Captain Alexander Dickson (Dixon) Wilson
- Unit: 4th Division, 59th Infantry Regiment, Company A
- Date of Birth: February 15, 1892
- Entered the Military: May 12, 1917
- Date of Death: September 30, 1918
- Hometown: Binghamton, New York
- Place of Death: Meuse, France
- Cemetery: Block C, Row 38, Grave 39. Meuse-Argonne American Cemetery, Romagne-Sous-Montfaucon, France
On February 15, 1892, Alexander D. Wilson was born in Binghamton, New York. As a child and young adult, Wilson attended Exeter and Princeton Preparatory School.
Wilson then attended Yale University where he played on the freshman football team, and later the varsity football team. In his senior year, he served as team captain and was a member of the Delta Kappa Epsilon Fraternity. He planned to go into business after graduating.
Wilson enlisted in the U.S. Army in May 1917 and was sent to Camp Green, North Carolina, where he underwent military training with thousands of other enlisted and drafted citizen soldiers. There is not much information to be found about Wilson’s experience at Camp Green, as the Wilson family no longer has any of his letters.
In May 1918, Wilson landed in Liverpool, England. From there, he traveled across the country to Dover, where he boarded a ship bound for Calais, France. Wilson and Company A trekked across France and ended up in the Aisne area, near the front lines.
Towards the end of September, Company A saw fighting in the Meuse-Argonne Offensive. U.S. Army infantry records detailed poor visibility with cold and rainy weather conditions and near-constant heavy German artillery fire.
On the morning of September 30, Wilson was shot in the elbow while trying to get his men towards the front trenches. Wilson refused medical attention and kept moving his men forward. Shortly thereafter, Wilson was shot in the head and died instantly in a foxhole near the front lines of the Meuse-Argonne Offensive.
Captain Alexander D. Wilson was buried in a temporary grave in Cuisy, Meuse, France. It was not until after 1921 that the permanent Meuse-Argonne American Cemetery opened and began reinterring American soldiers. Captain Wilson’s family decided to inter his remains in the new cemetery.
In the 1930s, the American government established the Gold Star Mothers Program, which paid for the mothers of deceased American service members to visit their loved one’s graves abroad. In 1933, Wilson’s mother, Mrs. Nelleor Wilson, was invited to join the pilgrimage and she participated in 1934. Captain Wilson’s grave can still be found in the Meuse-Argonne American Cemetery in Romagne-sous-Montfaucon, France.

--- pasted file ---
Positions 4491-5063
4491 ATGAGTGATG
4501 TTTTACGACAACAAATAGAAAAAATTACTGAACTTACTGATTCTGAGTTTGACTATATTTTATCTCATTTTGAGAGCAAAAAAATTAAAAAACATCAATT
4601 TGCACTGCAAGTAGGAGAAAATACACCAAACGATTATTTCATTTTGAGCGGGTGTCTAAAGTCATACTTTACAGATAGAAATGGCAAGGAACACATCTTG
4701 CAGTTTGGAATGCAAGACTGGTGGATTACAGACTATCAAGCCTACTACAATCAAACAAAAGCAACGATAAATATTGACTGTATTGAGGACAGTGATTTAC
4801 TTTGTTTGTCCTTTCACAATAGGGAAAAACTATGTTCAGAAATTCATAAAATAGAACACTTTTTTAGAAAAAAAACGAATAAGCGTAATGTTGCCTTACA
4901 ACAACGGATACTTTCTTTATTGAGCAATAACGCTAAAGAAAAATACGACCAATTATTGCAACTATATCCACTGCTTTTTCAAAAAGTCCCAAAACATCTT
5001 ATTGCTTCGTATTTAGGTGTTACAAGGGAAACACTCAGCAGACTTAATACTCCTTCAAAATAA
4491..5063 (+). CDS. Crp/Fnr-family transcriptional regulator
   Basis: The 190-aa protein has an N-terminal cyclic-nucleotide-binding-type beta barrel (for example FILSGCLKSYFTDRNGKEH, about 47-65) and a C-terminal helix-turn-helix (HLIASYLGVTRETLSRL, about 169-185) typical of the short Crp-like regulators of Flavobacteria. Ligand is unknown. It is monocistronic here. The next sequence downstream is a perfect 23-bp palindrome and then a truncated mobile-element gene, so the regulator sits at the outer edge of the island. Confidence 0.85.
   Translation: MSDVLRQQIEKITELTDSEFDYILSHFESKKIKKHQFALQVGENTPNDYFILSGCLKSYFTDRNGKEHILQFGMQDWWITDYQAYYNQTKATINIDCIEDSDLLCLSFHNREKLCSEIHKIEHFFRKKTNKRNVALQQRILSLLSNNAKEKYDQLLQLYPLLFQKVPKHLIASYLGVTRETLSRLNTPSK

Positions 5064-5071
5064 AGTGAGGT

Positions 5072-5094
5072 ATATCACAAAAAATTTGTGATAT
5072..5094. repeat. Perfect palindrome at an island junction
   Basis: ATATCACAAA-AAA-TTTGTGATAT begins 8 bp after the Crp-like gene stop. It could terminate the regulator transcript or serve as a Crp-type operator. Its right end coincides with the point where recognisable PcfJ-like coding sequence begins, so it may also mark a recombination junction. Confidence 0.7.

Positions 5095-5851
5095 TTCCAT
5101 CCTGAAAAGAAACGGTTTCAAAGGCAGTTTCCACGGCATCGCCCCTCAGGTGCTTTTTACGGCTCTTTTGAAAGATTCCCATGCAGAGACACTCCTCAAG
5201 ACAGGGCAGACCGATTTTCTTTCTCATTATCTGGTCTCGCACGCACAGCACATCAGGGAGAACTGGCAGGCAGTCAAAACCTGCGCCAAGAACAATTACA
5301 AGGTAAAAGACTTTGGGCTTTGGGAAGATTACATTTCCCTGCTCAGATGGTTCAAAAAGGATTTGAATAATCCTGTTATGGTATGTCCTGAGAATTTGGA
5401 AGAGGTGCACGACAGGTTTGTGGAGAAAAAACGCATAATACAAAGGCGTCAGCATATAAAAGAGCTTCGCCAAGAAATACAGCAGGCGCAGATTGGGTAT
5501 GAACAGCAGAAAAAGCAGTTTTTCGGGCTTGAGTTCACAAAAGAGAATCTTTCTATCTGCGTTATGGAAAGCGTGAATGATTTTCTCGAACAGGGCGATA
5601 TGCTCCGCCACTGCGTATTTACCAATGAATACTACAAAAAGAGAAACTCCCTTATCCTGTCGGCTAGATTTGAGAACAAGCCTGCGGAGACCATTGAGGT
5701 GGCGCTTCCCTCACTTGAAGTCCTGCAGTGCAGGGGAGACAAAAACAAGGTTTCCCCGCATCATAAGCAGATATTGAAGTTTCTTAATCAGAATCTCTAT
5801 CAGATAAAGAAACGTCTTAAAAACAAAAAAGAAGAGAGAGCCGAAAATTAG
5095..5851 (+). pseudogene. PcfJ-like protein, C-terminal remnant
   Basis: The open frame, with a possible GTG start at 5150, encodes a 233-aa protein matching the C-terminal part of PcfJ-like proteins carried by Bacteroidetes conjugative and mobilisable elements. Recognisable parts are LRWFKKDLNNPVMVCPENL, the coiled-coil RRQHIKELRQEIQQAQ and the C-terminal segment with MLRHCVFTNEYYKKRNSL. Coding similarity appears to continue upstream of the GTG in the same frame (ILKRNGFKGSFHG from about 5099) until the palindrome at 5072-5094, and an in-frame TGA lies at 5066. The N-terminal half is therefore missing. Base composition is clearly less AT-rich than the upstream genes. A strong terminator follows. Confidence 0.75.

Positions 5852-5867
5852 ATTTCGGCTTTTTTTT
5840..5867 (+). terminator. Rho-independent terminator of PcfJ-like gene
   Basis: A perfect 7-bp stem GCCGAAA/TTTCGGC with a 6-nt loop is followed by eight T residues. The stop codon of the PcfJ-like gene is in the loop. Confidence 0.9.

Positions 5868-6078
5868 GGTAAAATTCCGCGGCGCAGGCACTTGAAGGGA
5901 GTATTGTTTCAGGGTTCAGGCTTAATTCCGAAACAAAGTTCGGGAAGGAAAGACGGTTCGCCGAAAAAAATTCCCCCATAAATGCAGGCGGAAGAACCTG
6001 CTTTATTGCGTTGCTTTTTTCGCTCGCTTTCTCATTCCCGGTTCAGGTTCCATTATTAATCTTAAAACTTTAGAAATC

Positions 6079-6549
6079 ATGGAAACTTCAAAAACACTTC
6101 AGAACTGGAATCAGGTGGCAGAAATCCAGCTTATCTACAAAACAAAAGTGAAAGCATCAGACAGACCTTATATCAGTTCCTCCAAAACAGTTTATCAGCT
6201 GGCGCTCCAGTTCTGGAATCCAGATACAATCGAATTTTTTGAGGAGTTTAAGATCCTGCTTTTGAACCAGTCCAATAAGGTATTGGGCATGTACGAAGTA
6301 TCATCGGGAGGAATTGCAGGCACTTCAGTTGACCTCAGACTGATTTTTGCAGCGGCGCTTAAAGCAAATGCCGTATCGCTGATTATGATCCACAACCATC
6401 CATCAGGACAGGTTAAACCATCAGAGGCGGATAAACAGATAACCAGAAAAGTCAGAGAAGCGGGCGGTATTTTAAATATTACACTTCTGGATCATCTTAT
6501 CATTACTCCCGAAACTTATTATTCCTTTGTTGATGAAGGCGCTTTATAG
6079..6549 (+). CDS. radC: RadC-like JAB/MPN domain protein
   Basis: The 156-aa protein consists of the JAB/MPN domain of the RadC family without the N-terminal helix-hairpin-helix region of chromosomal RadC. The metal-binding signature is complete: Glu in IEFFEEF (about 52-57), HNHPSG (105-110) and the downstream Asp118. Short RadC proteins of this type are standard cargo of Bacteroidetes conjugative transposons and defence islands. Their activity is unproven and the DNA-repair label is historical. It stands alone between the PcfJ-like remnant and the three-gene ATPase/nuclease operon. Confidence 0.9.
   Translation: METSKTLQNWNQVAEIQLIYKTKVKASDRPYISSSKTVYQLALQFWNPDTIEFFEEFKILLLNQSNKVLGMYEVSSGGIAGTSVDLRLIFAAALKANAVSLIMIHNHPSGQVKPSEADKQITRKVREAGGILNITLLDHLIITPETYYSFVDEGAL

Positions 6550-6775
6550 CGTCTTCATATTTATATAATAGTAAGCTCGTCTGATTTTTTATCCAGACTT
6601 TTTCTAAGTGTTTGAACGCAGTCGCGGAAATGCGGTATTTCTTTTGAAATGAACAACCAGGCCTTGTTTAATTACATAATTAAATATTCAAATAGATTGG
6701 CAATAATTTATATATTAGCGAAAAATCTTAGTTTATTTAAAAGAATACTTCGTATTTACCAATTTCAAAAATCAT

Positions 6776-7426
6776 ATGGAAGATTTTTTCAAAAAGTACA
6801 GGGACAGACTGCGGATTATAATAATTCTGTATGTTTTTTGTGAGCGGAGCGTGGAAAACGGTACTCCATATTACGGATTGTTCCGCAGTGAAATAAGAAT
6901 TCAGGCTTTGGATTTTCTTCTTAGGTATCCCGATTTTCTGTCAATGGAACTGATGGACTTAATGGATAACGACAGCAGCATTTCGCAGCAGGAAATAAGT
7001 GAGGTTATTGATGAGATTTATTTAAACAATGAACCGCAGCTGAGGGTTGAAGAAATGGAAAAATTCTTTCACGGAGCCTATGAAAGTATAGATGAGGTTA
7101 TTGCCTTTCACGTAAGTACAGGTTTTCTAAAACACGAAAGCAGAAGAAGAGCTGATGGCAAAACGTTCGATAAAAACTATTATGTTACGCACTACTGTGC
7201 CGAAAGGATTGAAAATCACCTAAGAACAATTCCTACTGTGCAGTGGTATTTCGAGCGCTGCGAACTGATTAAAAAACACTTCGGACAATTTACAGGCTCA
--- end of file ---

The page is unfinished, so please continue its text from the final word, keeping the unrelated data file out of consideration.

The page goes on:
4th Division; Records of the American Expeditionary Forces (World War I), Records of Combat Divisions, 1917-1919, Record Group 120 (Box 10); National Archives at College Park, College Park, MD.
4th Division; Records of the American Expeditionary Forces (World War I), Records of Combat Divisions, 1917-1919, Record Group 120 (Boxes 40-41); National Archives at College Park, College Park, MD.
Alexander D. Wilson Veteran Claim File; Correspondence, Reports, Telegrams, Applications and Other Papers relating to Burials of Service Personnel, Records of the Quartermaster General’s Office, 1915-1935, Record Group 92; National Archives and Records Administration – St. Louis.
Alexander D. Wilson World War I Burial Case File; Correspondence, Reports, Telegrams, Applications and Other Papers relating to Burials of Service Personnel, Records of the Quartermaster General’s Office, 1915-1935, Record Group 92; National Archives and Records Administration – St. Louis.
Dunn, Sergeant First Class C. E. View showing the 4th Division radio outfit working among the ruins of Cuisy… Photograph. October 1, 1918. National Archives and Records Administration (111-SC-30077). Image.
Hanson, Colonel A. H. Men of the 32nd, 28th, and 4th Div. receiving warm food…..Mont-St.-Martin, France. Photograph. August 6, 1918. National Archives and Records Administration (111-SC-21860). Image.
Jackson, Lieutenant. Ruins of [Cuisy], Meuse, France... Photograph. September 28, 1918. National Archives and Records Administration (111-SC-38312). Image.
Wilson Family Photographs. 1916-1934. Courtesy of the Wilson Family.